Just like the 1500+ companies and over 400 speakers who sparked discussions at Money20/20 last week, it’s been a busy period for the Valitor team! Whether we were talking to customers and prospects in the exhibition, running speaker slots or engaging with the panel debates taking place up and down the venue, we couldn’t have been in a better place to keep our finger on the pulse of the fast-changing world of fintech. Yet, amongst the many discussions being had there was one common thread that underpinned everything else – what this all means for the customer.
Customer-centricity is key
It became clear from the speaker sessions that embedding a positive customer experience within everything a company does, is non-negotiable. The smart use of data is going to be pivotal to making positive steps in this direction, yet as Ann Cairns, Vice Chairman of Mastercard suggested in her session ‘Finding our voice – the future of conversational commerce’, the people behind the technological infrastructure don’t represent the customer demographic. She stated that 85% of purchase decisions are made by women yet the majority of payment software is designed by men. Fintechs must therefore address this gap to ensure they are meeting their customers’ needs. Our own CMO, Christine Bailey, went on to suggest that “as a marketer who is passionate about customer insight […] companies need to listen to their customers not their engineers (or we need more female engineers)!” This is a real problem that the industry has to address if it is to truly become customer-centric.
One step that we have taken as a company to improve the customer experience and make buying and selling easy is our newly announced partnership with Visa Direct. As a result, we will be offering customers and partners access to instant deposits and settlements. This integration will allow merchants to receive payments in real-time, therefore improving on settlement days after the transaction and transforming domestic and cross-border settlement times for merchants, removing cash flow problems. Such partnerships are going to be essential if the industry is to continue to meet the rapidly changing needs of its customers.
Technology takes the lead
Another debate reverberating around the venue centred around the future role of the big banks, in the face of the challenge posed by FinTechs. This tech-first attitude has made its mark in Asia, where the term FinTech has changed into the term ‘TechFin’. Indeed today, technology is steering the financial sector, rather than the financial sector influencing the future of technology. Amy Parsons, Senior Vice President at Global Acceptance, also touched on this point, arguing that if you can imagine what the payments sector will look like, then the technology can build it. This rapid progress, in particular within AI, means technology is no longer a barrier to realising the future of finance. It is a tool that can be utilised however businesses see fit.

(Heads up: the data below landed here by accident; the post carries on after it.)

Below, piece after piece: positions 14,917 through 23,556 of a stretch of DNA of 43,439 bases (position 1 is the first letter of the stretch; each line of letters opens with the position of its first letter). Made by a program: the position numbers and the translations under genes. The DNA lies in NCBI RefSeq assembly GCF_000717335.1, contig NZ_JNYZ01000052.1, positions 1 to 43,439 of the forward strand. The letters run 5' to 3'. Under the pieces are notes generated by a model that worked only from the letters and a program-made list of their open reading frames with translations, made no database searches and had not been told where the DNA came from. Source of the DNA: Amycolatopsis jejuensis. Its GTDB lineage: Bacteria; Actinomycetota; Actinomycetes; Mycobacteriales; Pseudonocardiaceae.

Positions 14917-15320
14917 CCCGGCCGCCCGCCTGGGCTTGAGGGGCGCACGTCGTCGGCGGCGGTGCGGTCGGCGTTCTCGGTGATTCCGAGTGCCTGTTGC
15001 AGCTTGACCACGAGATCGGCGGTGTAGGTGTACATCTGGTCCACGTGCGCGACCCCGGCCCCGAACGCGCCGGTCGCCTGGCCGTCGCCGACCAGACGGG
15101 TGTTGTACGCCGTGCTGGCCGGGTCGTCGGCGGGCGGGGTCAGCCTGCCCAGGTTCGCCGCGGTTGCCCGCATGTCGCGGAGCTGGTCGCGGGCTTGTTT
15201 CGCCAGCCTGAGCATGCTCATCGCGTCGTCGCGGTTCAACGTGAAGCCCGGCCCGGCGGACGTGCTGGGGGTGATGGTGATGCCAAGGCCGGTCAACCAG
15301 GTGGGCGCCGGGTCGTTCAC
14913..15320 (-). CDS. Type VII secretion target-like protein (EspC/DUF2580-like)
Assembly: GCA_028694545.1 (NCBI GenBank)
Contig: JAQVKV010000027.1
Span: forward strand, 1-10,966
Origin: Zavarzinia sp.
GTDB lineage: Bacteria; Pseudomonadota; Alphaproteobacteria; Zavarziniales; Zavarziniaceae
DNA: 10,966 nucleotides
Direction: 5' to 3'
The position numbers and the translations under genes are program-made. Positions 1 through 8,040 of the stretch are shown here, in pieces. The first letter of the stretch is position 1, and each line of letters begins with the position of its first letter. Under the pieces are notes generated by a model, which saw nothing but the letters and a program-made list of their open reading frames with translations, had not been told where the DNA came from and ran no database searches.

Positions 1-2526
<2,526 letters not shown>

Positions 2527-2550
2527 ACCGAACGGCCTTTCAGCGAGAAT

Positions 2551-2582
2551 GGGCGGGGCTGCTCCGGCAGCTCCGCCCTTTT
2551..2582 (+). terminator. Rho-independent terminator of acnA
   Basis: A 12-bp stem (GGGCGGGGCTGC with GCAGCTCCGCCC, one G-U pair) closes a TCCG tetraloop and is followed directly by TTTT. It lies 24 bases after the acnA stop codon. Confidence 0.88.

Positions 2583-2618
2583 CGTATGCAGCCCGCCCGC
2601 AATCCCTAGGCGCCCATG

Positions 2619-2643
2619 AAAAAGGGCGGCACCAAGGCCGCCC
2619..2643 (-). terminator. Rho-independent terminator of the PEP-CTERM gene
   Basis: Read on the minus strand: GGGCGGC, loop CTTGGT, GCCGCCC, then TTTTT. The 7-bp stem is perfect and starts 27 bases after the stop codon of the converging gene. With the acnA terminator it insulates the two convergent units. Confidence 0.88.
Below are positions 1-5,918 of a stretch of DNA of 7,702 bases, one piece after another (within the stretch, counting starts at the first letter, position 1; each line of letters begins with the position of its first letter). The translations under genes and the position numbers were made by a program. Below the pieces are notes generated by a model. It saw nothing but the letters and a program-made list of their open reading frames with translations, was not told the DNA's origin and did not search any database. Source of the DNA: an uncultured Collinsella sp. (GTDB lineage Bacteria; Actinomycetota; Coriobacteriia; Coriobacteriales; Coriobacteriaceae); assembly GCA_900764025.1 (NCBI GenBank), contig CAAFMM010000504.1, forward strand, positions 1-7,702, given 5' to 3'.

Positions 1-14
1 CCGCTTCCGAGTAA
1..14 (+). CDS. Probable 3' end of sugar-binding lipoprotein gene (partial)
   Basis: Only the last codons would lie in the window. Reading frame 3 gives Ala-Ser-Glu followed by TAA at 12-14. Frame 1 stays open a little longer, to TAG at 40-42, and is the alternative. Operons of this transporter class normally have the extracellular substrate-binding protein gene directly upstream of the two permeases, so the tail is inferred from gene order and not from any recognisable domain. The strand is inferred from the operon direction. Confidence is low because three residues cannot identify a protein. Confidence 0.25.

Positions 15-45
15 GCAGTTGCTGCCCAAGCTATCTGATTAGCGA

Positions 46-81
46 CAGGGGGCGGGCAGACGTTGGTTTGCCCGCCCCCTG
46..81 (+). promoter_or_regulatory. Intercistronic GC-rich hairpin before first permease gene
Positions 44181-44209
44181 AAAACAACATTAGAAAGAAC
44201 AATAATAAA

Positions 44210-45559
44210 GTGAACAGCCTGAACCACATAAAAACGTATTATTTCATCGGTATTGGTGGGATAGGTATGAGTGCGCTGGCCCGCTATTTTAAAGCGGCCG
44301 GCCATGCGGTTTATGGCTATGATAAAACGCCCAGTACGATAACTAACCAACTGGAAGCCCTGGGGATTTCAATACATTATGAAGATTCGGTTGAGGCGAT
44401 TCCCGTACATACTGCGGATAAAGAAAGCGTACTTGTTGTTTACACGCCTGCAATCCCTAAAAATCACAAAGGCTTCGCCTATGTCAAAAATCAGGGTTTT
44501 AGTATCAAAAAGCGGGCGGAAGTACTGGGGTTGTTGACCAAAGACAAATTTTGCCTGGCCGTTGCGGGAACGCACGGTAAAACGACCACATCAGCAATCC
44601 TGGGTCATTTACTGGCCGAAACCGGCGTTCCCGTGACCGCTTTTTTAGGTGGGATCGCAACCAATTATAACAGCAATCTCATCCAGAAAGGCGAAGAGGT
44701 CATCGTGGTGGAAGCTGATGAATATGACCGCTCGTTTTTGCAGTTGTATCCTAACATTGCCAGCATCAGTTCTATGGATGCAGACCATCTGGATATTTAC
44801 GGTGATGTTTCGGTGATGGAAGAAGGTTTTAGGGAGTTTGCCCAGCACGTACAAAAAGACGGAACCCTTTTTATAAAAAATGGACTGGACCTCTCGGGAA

The next frontier
So what’s next? If technology has no boundaries, what will the future of fintech look like? The finance sector must look at the next generation of customers for the answers. As we become reliant on voice recognition, businesses must use AI capabilities wisely to adapt their offering for a new age of communication.
This technological progress is not exclusive to FinTechs however. Many traditional banks are already making positive steps towards competing in the market of the future. Dr. Leda Glyptis, Chief Innovation Officer at Qatar National Bank made the point in her keynote “Money is not a dirty word”, that ultimately banks exist to make money. In order to keep making money, they need to change but this doesn’t mean their future role is redundant. In contrast, Nikolay Storonsky, CEO & Founder of Revolut, argued in his session “Big banks: You’re not laughing now”, that businesses should be offering acquiring for free. The future of traditional banks and fintechs are both tangible, albeit both kinds of businesses are getting there through different approaches.
Money20/20 sparked numerous insights into the future of fintech, but the strong undercurrent throughout the conference was the power of the customer. In order for businesses to survive in the future, they must listen to their customers and their needs. After all, it’s the customer that is driving the future of fintech, not the businesses.